Saturday, July 9, 2022

Cowhorn Mountain

I've told this story before but I'm not above plagiarizing myself. Cowhorn Mountain got its name from a spire that used to be on the mountain and probably resembled a cow's horn. Unfortunately for us present-day hikers, the horn fell off in the early 1900s, knocked down in the middle of the night by a severe winter storm. It just goes to show that mountains, just like people, also become less horny as they get older. 

Move 'em out, head 'em up! Rawhide!

At least the modern-day trimmed-down version of Cowhorn Mountain is presumably easier to summit than it was in the early 1900s. And speaking of trimmed-down versions, Friends of the Umpqua was hosting a trek to the mountain's summit and we numbered a robust and eager eighteen hikers, but who's counting, besides the hike leader? As we laced up our boots, the Pacific Crest Trailhead at Windigo Pass was a busy place, not even counting our lively band of bovines.

The mountain is calling but do we really have to go?

From the Windigo Pass Trailhead, there is not a lot of water to be found along the trail until hikers reach Summit Lake about 13 miles away. However, a trail angel has adopted the Windigo Pass Trailhead and keeps it well stocked with jugs of water and accordingly, throngs of through-hikers were drinking at the trough, so to speak. The trailhead was quite the festive and high-spirited place that morning!

Gone was the snow around Windigo Lake

This hike took place only a week after my Nip and Tuck hike and I was somewhat disappointed to see the forest between the Pacific Crest Trail and Windigo Lakes to be snow free. It was like my rough bushwhack last week had never happened. What was happening now and not then, was that throngs of voracious mosquitoes were the travail du jour.

A forming thunderhead was cause for concern

The weather forecast called for possible thunder and because standing on top of a tall mountain is not a good idea in a thunderstorm, we kept a wary eye on the clouds forming over the crest we were hiking on. The clouds resembled baby thunderheads but never quite got to the point of hurling lightning bolts at stampeding hikers.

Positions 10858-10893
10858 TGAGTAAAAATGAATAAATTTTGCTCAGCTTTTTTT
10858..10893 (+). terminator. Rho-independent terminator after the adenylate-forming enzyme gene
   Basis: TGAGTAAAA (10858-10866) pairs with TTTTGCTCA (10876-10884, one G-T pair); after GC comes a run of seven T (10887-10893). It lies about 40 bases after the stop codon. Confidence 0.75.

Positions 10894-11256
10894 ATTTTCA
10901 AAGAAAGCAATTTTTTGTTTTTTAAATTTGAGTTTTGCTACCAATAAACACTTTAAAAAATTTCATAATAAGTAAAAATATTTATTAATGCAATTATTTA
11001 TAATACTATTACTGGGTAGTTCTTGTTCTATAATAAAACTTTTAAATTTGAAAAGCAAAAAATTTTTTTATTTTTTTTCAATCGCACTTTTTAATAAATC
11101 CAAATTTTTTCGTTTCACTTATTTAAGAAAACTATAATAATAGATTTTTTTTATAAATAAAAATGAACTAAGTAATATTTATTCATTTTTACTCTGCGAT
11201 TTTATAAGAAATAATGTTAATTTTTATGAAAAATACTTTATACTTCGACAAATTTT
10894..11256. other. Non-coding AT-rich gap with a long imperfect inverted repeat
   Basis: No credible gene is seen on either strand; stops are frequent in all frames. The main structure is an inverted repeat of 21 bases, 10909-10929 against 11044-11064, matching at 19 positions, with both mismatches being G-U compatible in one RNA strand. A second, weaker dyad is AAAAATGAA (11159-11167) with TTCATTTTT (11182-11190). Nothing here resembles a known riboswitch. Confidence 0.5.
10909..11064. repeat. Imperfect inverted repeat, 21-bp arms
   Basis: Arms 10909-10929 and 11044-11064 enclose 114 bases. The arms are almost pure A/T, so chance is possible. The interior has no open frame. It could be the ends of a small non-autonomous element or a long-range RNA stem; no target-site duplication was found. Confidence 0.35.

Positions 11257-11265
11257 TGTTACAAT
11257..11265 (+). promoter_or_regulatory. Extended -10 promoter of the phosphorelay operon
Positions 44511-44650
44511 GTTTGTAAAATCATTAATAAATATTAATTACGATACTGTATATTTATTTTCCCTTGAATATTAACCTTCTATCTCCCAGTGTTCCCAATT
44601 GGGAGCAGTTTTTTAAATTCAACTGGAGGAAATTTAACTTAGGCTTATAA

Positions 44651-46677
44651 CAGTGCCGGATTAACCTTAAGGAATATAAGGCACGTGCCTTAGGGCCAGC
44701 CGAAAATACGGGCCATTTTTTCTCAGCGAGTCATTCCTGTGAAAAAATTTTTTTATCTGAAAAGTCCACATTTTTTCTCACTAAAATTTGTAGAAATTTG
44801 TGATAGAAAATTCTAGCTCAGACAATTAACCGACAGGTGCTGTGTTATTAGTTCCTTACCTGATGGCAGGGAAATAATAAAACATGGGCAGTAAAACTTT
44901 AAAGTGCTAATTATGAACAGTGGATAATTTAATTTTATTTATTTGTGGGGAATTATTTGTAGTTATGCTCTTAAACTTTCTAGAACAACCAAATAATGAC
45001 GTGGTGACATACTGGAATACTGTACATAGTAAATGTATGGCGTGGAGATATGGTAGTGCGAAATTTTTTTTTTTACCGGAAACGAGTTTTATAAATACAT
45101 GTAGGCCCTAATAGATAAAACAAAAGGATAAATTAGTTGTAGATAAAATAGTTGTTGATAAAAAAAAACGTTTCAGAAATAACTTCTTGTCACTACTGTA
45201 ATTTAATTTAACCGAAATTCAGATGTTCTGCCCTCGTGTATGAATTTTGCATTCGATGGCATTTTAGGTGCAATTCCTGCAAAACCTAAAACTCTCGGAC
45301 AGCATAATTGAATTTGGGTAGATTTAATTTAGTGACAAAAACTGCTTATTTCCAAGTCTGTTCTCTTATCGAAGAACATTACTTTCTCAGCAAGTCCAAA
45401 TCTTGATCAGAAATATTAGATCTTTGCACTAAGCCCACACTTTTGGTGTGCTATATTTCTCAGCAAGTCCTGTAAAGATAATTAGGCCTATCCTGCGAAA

The PCT will be renamed "The Trail You Are Hiking On"

The Pacific Crest Trail heads uphill for about four miles at a steady grade. As we gained altitude, periodic openings in the forest allowed us to see distant Mounts Bailey and Thielsen to the south, and the Cappy Mountain complex east of the PCT and much closer to Windigo Pass. Below, in a forested basin, the twin jewels of Windigo Lakes reposed on a large blanket of forested terrain. And speaking of lakes, a stagnant pond that used to be an important water stop for through hikers before the advent of the Windigo Pass trail angel, had been signed by some wag as "That Lake Over There".

Snow was all over the higher reaches of this hike

As the trail sashayed to and fro and undulated and up and down the forested ridge leading to Cowhorn, openings in the forest provided occasional peeks at the day's object of our desire. Always craggy and udderly foreboding, Cowhorn Mountain looked to be so much higher and farther than our current vantage point. One should never look ahead, it's always so de(moo)ralizing.

Penny picks her way through the snow drifts

As we continued to gain altitude on the Pacific Crest Trail, snow became a thing and that's snow lie. The drifts were plentiful and deep enough to hide the trail from sight. Fortunately, this is through-hiker season and we just followed their hoof prints in the snow when uncertain. The melting snow was soft and we had to watch out for tree wells and hollow spaces to avoid sudden and unexpected posthole moments in the slushy snow

Clouds form and reform over the landscape

I was feeling so walky that I soon found myself in front of the herd, accompanied solely by Katelyn, who was our youngest hiker at age thirteen. I daresay that as fast as I hiked, she would have left me eating her snowflakes if she knew how to get to Cowhorn by herself, and that's no bull. But all that fast moo-ving along had a price for the diabetes impaired and I bonked right at the foot of the mountain. So, while most of my friends made hay and went up to the summit, some of us stayed behind to chew cud and admire the landscape and cloudscape surrounding the prominent peak of Cowhorn Mountain. And one of us ate the proper foods to reconstitute his low blood sugar, darn diabetes anyway.

Hikers carefully navigate their way down

It was all downhill naturally, once our thundering cattle herd disembarked from Cowhorn Mountain. There was some slipping and sliding on the snow drifts on the way down and I took the occasion to instruct the less experienced hikers how to safely kick-step through the snow. It was a perfunctory four-mile hike through thick forest, thick clouds of mosquitoes, and thick throngs of through-hikers before we arrived in good order at Windigo Pass, fully sated with the day's undertaking.

Rainbow in the sky

Well some of us were fully sated, while at least one of us apparently required some more adventure and exercise. Yup, I divested myself of my daypack and hoisted my backpack onto my shoulders, ready for a hike down into the Nip and Tuck Lakes area. Hay, I was back to feeling walky again and head me out and move me up. Rawhide!

Pasque flower adorned the rock gardens near the summit

For more photos of this hike, please visit the Flickr album.

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